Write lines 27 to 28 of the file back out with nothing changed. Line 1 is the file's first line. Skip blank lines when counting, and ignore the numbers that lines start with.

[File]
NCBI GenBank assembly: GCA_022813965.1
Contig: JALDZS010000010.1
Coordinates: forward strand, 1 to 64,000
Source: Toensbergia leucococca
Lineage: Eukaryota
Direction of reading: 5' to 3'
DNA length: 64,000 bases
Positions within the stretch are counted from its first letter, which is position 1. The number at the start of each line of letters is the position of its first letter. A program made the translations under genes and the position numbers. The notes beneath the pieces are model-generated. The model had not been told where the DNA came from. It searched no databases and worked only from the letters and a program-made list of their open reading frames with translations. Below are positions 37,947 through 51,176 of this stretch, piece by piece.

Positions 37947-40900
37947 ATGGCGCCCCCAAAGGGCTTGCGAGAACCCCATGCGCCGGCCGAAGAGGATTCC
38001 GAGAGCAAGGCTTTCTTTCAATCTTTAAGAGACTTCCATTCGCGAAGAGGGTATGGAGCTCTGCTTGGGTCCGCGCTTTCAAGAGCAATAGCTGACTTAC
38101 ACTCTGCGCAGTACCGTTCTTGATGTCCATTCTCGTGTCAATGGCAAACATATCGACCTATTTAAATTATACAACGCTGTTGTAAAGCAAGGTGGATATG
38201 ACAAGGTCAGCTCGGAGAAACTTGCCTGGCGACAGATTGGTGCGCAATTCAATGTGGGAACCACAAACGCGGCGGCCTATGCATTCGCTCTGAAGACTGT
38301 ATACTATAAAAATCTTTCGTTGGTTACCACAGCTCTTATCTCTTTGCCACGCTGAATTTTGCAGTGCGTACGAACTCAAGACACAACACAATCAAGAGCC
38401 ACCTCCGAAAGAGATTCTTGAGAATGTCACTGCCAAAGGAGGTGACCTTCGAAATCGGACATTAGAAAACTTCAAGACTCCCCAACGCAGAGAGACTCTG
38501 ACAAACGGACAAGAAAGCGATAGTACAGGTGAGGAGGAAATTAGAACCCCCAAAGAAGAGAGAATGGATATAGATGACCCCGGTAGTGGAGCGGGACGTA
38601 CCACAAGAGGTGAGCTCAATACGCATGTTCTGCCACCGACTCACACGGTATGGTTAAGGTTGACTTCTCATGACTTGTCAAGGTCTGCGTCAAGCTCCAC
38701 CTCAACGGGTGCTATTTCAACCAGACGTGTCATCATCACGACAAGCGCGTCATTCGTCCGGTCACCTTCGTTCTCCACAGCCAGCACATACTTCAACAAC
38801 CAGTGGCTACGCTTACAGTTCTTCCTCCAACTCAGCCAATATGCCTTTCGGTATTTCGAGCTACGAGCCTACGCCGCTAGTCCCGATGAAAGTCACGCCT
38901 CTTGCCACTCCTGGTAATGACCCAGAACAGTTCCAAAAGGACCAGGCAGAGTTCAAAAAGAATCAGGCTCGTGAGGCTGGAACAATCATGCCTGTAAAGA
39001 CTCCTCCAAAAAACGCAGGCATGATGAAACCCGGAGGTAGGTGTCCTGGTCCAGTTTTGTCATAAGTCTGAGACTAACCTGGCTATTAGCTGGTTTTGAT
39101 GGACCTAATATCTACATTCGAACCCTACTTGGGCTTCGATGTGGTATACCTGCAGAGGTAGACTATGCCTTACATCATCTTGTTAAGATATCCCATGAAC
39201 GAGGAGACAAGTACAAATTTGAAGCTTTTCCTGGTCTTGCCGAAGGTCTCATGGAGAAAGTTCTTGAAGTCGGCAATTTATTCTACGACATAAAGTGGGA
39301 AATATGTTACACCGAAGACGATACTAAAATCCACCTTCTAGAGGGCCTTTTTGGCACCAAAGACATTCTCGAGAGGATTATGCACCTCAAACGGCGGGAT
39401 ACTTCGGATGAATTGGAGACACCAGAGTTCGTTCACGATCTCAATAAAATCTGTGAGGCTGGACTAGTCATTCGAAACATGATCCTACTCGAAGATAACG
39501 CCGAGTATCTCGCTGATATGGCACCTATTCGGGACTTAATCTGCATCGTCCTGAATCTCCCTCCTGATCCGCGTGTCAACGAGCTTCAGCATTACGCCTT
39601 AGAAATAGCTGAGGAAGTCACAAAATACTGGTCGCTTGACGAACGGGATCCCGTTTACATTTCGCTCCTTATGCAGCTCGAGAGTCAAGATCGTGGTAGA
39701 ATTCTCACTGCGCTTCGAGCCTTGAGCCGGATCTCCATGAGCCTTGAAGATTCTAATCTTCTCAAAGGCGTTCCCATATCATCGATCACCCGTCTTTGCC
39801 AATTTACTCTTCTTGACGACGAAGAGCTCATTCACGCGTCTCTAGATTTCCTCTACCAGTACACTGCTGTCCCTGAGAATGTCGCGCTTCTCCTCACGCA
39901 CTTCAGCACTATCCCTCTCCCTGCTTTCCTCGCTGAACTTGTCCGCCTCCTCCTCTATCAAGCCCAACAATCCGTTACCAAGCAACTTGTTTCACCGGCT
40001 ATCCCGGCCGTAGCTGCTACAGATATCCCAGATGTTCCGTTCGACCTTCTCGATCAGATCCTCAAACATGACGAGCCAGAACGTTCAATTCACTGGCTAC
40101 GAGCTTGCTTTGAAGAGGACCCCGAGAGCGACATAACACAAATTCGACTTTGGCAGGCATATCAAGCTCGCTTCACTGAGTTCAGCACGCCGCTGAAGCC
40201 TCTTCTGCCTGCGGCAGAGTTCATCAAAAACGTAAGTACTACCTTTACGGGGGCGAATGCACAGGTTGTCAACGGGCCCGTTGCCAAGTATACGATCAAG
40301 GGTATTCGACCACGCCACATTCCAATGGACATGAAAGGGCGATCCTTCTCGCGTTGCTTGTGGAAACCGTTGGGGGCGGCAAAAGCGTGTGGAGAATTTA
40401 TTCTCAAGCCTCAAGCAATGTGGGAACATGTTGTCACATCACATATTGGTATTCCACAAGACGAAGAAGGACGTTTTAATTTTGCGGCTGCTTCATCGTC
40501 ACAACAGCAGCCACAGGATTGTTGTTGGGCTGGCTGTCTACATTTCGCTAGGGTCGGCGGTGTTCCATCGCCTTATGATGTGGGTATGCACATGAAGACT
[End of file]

39601 AGAAATAGCTGAGGAAGTCACAAAATACTGGTCGCTTGACGAACGGGATCCCGTTTACATTTCGCTCCTTATGCAGCTCGAGAGTCAAGATCGTGGTAGA
39701 ATTCTCACTGCGCTTCGAGCCTTGAGCCGGATCTCCATGAGCCTTGAAGATTCTAATCTTCTCAAAGGCGTTCCCATATCATCGATCACCCGTCTTTGCC